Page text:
As we talk, advertisements play on the television above the bar. There's one promoting Forestry Tasmania, another publicising a "Walk Against Warming" to be held in the Upper Florentine. A tourist on a nearby barstool overhears our conversation and starts to talk to the man behind the bar about the logging of old-growth forests.
"We used to go into the pub and say we were loggers," John tells me. "Now we keep quiet if we don't know the place. It's intimidating. I wanted to go see Johnny Diesel play in Hobart last month, but he was at the Republic Bar and I just thought I'd stand out like a sore thumb."
Around us, there's a hum in the room, fuelled by talk of timber. A younger logger leans between us to listen. Boyish, he gains confidence as more men gather. Pulling out a mobile phone, he shows me videos of working in the forest - skidders going back and forth, timber being dragged to a landing, trees falling over.
John eyes him and says with a dry smile, "When have you got time to do this, Mitch? Shouldn't you be working?"
Mitch laughs and shows another clip to a man standing near us.
"Oh, I reckon she would have already seen that one, mate," the man says knowingly. Curious, I lean over. It's the video of the car being smashed with Nish and Miranda inside it. Mitch must have downloaded it on to his phone. I wonder how many times he's watched it. He giggles as he replays it for me. I look at the faces around me, wondering who might be one of the blurry bodies in the video.
I ask John what he does when protesters come into a coupe he's working in.
"I try to keep out of it. Just don't say anything. But there was this one time we'd started logging a coupe in the Styx, 10F, and this woman she came out of nowhere and was going crazy at us. She was sobbing, a thirty-something-year-old woman, sobbing over a few trees. I was pretty rude to her, I could have dealt with that better."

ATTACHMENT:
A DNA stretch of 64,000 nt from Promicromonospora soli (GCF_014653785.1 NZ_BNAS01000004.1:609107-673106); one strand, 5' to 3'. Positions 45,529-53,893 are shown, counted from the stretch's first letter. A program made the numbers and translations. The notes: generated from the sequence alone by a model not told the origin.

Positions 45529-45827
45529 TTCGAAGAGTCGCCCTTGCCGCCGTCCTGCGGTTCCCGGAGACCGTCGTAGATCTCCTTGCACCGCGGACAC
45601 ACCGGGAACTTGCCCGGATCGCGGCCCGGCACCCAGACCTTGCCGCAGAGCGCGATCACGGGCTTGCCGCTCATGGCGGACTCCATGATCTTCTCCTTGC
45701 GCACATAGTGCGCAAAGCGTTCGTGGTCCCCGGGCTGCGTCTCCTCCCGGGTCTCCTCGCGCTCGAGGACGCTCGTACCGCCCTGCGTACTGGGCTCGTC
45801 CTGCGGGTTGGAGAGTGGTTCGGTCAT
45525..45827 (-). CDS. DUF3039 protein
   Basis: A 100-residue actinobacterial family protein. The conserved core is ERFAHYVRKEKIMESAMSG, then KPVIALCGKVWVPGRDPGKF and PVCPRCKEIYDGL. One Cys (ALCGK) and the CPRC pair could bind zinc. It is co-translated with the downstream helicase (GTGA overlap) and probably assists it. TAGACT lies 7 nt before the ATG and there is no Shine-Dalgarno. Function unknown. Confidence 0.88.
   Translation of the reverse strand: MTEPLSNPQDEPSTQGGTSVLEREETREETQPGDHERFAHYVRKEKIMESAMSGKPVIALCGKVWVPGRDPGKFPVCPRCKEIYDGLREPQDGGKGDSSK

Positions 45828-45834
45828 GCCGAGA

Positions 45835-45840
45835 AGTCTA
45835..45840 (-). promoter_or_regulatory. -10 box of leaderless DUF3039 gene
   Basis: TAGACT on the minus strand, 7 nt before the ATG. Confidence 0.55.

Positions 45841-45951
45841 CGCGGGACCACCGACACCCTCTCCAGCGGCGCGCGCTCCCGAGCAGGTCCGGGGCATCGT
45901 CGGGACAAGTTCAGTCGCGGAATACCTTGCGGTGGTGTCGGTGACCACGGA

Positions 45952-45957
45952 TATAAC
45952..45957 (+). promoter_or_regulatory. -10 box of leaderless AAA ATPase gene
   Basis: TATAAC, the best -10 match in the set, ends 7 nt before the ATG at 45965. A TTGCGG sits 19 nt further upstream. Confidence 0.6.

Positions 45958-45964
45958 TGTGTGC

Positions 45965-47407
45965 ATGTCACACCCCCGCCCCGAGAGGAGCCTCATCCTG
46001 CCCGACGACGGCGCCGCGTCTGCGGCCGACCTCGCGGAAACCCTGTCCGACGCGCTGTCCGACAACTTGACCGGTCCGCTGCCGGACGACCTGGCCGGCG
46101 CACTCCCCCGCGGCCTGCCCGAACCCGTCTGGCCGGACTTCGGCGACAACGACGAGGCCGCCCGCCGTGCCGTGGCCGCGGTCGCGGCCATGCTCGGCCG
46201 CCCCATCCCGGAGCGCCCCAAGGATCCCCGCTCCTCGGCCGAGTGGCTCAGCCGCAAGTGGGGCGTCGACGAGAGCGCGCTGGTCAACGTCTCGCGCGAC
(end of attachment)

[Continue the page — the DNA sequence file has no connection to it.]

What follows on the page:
Again I ask John about clear-felling. "It's the safest way in the old forests," he says. But what about all the potential sawlogs that go to the chipper before they've grown? Isn't that your future yield? John is quiet.
But then Leon, the pub owner, appears behind the bar. Leon is a retired logger himself, and John snaps up his head. "It would be OK if you guys didn't cut everything in the '70s."
A small round man with white hair and glasses, Leon barks back: "That's not true - we did a good job around Triabunna. All the wood was rotten, so we cleared it and reseeded."
John shakes his head accusingly. "That's bullshit. There was good wood in there."
"No, it was all rotten, John, I'm telling you."
"Good wood and you guys cut it all for the chipper. So now we're two generations behind."
I'm not sure what I've started. The man sitting on the other side of me winks and says in my ear, "Who needs an activist?"
Further down the bar, another man puts his beer down and says loudly, "I recommend that everyone shut their mouths and not say another word to this woman."
There's a silence. I lean forward to look at him properly. He's wearing a fluorescent orange jacket, and has closely cropped hair and a pointy face that almost fits into his beer glass. "She'll take it all back to the Greens, to Bob Brown. Or you'll be on A Current Affair next week."
I protest. "C'mon, mate - I've got standards. Today Tonight, at least."
The man beside me says, "Lay off, Turk, she's OK." But the others are quietly looking me over more closely.
"So, whose side are you on?" asks John, leaning back, his blue eyes on me.
This is an extract from Anna Krien's Into the Woods: The Battle for Tasmania's Forests, published by Black Inc